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Case StudyDesigning a Medical-Grade Consumer Air Purifier With No Time for Trial and Error

Summary

When a company that traditionally sold white-labeled air purifiers saw the opportunity to manufacture its own higher-performance product in response to the COVID-19 pandemic, they partnered with R.P. Fedder to work alongside them as an extension of their design team. They relied on R.P. Fedder’s decades of experience designing filters for surgical suites and other medical spaces to help ensure the new device would be easy to manufacture and perform as planned to protect against viruses.

Our Consultative Approach

“Often, when designing air filters, people tend to oversimplify by thinking that the filters are things that stop particulate – period. They think about the filter media, but don’t take into account the other things that ultimately impact the efficacy of the device, such as whether the frame and the filter will form a tight seal so air and particulate don’t go right past the filter without getting caught,” says Chris Fox, president of R.P. Fedder. “High reliability/high performance has an absolute science to it. Our customer knew they had to get it right from the start so they came to us to do so and shorten their learning curve substantially to get into production.”

The company had already designed an elegant air purifier device sold in big box stores. Its frame was complex, with a unique shape. They initially wanted to mimic this design in the higher performing purifier. “Overall, that design was incredibly expensive to make and just wouldn’t work because the unique shape would prevent us from being able to achieve a robust seal that wouldn’t wear over time. It was also susceptible to failure due to user installation error,” says Fox.

Instead, R.P. Fedder recommended they design a high-performance filter that would be inexpensive to produce (which was essential to the customer’s business model) and then design the housing around that. “We walked them through the economics of the life cycle of the product and it made the most sense to do it this way,” adds Fox. “We fundamentally changed their thinking around this whole aspect of launching the product.”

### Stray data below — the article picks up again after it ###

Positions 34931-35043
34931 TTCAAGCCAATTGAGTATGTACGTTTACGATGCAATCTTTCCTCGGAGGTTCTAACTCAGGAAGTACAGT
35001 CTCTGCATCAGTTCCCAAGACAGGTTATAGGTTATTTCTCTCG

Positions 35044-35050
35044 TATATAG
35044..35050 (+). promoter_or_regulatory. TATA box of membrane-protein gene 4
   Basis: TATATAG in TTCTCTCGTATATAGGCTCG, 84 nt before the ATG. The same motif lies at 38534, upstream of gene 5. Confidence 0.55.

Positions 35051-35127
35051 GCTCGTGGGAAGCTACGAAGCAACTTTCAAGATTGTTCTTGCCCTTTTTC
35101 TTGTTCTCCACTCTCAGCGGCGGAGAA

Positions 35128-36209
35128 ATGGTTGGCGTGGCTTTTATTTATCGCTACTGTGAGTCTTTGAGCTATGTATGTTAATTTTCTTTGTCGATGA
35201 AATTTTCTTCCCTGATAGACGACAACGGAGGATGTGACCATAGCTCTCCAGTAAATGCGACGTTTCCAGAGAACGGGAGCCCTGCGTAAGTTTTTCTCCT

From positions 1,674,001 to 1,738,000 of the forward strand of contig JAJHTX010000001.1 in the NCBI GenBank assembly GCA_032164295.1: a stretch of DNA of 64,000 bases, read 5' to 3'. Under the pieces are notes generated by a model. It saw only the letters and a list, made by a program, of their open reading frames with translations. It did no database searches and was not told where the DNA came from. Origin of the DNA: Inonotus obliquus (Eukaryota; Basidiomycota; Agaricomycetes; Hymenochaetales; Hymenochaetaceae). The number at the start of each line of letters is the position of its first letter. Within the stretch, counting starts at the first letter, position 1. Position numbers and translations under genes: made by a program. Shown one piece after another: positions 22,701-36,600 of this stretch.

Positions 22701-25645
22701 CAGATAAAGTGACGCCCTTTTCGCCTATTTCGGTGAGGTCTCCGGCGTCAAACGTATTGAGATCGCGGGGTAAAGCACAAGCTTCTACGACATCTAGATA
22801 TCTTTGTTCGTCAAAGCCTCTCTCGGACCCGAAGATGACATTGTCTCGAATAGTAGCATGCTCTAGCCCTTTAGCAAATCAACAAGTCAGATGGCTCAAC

Shortening the Design Cycle Through Collaboration

As they worked alongside the company’s design engineers, R.P. Fedder’s goals were to get a good compression seal. Among the things considered were the pros and cons of round versus square filters for the application. Fedder also wanted to design the frame so making filters for it is simple, and the company could produce a high volume without a lot of investment or labor. It would also be part of a family of products so the design needed to lend itself to scalability.

“They had a lot of questions at first, particularly about which material to use for the frame. We helped them get through the learning curve quickly, helped them choose a rigid frame material, not to mention make a lot of other choices,” Fox explains. “They didn’t have time to learn through trial and error. Our input drastically shortened the design cycle, as many of their designs would prove to be completely unworkable if tested.”

The new air purifier, and the family of products of which it will be a part, represent a substantial investment by R.P. Fedder’s customer, who was committed to designing a 100 percent, U.S.-made, medical-grade consumer air purifier. Relying on Fedder’s expertise, the company was able to avoid trial-and-error mistakes and the new air purifier is scheduled for production in Summer 2021.